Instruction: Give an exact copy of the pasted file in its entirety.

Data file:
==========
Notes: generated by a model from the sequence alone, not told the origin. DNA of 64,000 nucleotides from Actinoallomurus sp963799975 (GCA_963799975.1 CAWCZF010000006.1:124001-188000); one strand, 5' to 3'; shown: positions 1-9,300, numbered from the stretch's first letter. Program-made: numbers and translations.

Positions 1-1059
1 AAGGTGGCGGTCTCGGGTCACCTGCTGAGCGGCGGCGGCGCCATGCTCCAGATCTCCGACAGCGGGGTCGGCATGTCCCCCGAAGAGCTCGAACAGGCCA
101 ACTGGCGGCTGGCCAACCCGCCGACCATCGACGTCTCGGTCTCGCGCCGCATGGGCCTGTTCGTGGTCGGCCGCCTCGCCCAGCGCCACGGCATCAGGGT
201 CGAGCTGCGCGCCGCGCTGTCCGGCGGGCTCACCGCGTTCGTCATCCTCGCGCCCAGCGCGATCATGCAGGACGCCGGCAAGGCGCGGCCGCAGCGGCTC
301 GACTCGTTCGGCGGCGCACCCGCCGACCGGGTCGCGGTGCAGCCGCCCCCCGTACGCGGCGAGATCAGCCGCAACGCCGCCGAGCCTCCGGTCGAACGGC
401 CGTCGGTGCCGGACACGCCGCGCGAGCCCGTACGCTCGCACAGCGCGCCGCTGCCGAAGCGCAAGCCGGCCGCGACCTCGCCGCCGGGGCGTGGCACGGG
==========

Notes: generated by a model from the sequence alone, not told the origin. DNA of 64,000 nucleotides from Actinoallomurus sp963799975 (GCA_963799975.1 CAWCZF010000006.1:124001-188000); one strand, 5' to 3'; shown: positions 1-9,300, numbered from the stretch's first letter. Program-made: numbers and translations.

Positions 1-1059
1 AAGGTGGCGGTCTCGGGTCACCTGCTGAGCGGCGGCGGCGCCATGCTCCAGATCTCCGACAGCGGGGTCGGCATGTCCCCCGAAGAGCTCGAACAGGCCA
101 ACTGGCGGCTGGCCAACCCGCCGACCATCGACGTCTCGGTCTCGCGCCGCATGGGCCTGTTCGTGGTCGGCCGCCTCGCCCAGCGCCACGGCATCAGGGT
201 CGAGCTGCGCGCCGCGCTGTCCGGCGGGCTCACCGCGTTCGTCATCCTCGCGCCCAGCGCGATCATGCAGGACGCCGGCAAGGCGCGGCCGCAGCGGCTC
301 GACTCGTTCGGCGGCGCACCCGCCGACCGGGTCGCGGTGCAGCCGCCCCCCGTACGCGGCGAGATCAGCCGCAACGCCGCCGAGCCTCCGGTCGAACGGC
401 CGTCGGTGCCGGACACGCCGCGCGAGCCCGTACGCTCGCACAGCGCGCCGCTGCCGAAGCGCAAGCCGGCCGCGACCTCGCCGCCGGGGCGTGGCACGGG